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Inside the Secret Overlap Conference

Posted by: Michael Arndt on August 3, 2009

This is a guest blog by Venessa Wong, who joined BusinessWeek’s Innovation+Design team in June.

Here’s the problem in trying to get a group of hybrid thinkers together: standard industry events for designers, business execs, and other professionals don’t cater to them. The solution? Create a conference that is as tricky to categorize as the people who attend it. On July 24-26, a diverse group of 50 people gathered, by invitation only, for an under-the-radar event called the Overlap Conference in Monterey, Calif.

I spoke with attendee Michael Anton Dila, partner at Toronto-based design consultancy Torch Partnership, to learn what went on at the clandestine affair.

overlap photo.jpg

The “unconference,” as attendees call it, started in 2006 and is a part-professional, part-recreational retreat for “people who believe that interesting things happen at the edges and intersections between disciplines, and that these overlaps are at the core of innovation,” according to group’s bare-bones Web site, It is explicitly not for pure networking.

This year’s motley bunch included an assorted portfolio of designers; businesspeople, investors and MBA graduates; a tech systems architect who was also a former Navy Seal; and a tai chi master. The mean age was in the high 30s, with several people over 60 and a few in their mid-20s. “Despite coming from different backgrounds, we’re all risk takers We don’t fit in normal places so we make positions for ourselves,” says Dila, 45, who also has a PhD in philosophy.

You must know someone in the so-called club to get invited—conference organizers change annually and the event is not promoted. Planners capped attendance at 50 people and there is no intent to let in more. The fee: $850.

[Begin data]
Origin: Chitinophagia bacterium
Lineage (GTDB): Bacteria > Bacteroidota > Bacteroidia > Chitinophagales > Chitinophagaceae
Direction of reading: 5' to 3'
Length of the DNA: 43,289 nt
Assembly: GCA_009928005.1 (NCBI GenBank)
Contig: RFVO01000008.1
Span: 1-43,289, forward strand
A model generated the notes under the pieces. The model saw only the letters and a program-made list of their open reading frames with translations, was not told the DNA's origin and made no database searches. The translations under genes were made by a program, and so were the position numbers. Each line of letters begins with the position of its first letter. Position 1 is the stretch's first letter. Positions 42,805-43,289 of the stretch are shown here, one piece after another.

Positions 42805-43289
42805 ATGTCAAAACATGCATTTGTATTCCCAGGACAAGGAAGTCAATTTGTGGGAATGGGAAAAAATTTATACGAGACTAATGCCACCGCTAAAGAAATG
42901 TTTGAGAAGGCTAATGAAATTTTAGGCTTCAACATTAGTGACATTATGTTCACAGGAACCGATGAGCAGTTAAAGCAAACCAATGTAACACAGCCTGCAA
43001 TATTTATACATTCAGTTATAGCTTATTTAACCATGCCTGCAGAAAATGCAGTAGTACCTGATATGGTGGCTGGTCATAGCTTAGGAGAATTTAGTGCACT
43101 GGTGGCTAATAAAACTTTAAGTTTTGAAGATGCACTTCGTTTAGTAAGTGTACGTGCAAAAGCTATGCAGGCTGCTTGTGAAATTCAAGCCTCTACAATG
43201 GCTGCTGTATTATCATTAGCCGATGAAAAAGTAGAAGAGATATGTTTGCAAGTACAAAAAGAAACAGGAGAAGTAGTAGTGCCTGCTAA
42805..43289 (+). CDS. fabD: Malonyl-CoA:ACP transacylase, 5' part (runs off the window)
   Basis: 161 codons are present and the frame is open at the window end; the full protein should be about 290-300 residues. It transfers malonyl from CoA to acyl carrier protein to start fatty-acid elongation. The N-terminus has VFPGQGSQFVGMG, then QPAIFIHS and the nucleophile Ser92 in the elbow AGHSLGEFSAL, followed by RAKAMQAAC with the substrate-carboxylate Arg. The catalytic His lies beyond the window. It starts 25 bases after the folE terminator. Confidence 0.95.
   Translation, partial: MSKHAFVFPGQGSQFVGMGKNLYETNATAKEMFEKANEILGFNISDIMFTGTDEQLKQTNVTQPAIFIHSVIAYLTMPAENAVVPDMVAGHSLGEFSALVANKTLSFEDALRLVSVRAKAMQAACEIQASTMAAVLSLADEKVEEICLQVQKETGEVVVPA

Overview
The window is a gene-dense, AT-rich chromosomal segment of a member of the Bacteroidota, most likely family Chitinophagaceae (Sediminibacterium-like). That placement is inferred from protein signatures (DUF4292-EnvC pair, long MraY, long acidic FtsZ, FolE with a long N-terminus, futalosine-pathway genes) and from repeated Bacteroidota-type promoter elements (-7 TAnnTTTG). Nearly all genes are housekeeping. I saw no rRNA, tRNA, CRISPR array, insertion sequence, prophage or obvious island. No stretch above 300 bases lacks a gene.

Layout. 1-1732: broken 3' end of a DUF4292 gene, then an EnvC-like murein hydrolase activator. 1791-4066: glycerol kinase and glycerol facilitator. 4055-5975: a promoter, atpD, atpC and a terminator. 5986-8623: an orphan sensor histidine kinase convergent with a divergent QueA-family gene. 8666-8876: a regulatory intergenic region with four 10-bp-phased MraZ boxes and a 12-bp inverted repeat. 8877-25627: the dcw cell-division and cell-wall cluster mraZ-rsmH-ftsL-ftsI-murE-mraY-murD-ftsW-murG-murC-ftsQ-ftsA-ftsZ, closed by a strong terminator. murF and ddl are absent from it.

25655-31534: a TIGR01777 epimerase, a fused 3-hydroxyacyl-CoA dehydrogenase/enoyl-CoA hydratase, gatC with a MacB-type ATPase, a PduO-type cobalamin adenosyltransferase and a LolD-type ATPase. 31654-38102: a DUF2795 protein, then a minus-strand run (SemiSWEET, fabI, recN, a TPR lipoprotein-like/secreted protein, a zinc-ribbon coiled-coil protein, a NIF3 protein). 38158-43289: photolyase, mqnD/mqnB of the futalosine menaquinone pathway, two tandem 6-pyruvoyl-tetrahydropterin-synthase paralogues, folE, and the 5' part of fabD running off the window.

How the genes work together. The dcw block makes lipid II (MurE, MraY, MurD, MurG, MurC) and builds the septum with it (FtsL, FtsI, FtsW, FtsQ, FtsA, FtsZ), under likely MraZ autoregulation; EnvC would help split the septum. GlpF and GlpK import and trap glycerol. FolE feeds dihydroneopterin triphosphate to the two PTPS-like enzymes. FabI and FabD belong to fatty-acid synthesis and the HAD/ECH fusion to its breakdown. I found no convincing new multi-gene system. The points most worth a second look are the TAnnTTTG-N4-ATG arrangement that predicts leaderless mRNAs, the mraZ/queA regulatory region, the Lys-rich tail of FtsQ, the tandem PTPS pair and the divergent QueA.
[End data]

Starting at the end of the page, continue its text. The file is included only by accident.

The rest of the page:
Days started around 8 a.m. and ended at 6 p.m. Attendees broke into teams and dove into exercises revolving around a theme of 3 P's: practice, prototyping, and play. One challenge—redesigning the evening news—led to a round of "bodystorming," in which teams acted out ways people might consume the news in the future. One team chose to personify news on the iPhone. Other exercises required traditional sketching with papers or computers. To break personal walls, volunteers gathered around a fireplace to share true, private tales. “It involves personal risk,” says Dila.

The lesson from the conference? For Dila, it was the value of designing something that permits others to participate and is never really finished. In the real world, this can mean things from open platforms and software to products and services where the consumer is always involved in improving and evolving the design.

“This is precisely where innovation comes from, being sideways and joining things that don’t conventionally belong together or crossing wires and getting a different kind of fire going,” he says.

Reader Comments

Michael Anton Dila

August 3, 2009 6:33 PM

A couple of small addenda to Vanessa's piece. The first is that I am permanently lapsed in my Ph.D., which means that thought I defended, my revisions to my dissertation were not accepted by my committee and I permanently "retired" from academic philosophy in 1996. Also, I wanted to note that Overlap has been "hiding in plain sight" since the first Overlap in 2006. It's existence has certainly been under the radar, but not unknown.

Todd Zaki Warfel

August 3, 2009 9:02 PM

The mix is as motley every year as the problems we tackle. Another thing that makes Overlap so great—names only. We don't start with the typical "here's my title and what I do for a living." We're all level-set on the same playing field.

Put people together on the same playing field without boundaries and there's really no limit to the happy accidents and innovations that occur.

Dennis J Schleicher Jr

August 4, 2009 12:16 AM

On the bodystorming workshop, if you'd like to "Try it at home" here is where you can find more information. I think everyone had a great time with it and I encourage you to try it as an innovation tool.

Tips for Better Bodystorming

Bodystorming Resources

Steve Portigal

August 4, 2009 10:17 AM

Yeah, but Michael, the "clandestine" thing is an angle. "Invite-only" - you've gotta know someone, etc. So what if those aren't strictly true, if there's online discussion available (say, our blog) back to the first event, or if there was an active Twitter thread (and even a parody thread) going on...that is nowhere near as sexy as making it sound exclusive, elite, secret, etc. Disappointing, BW.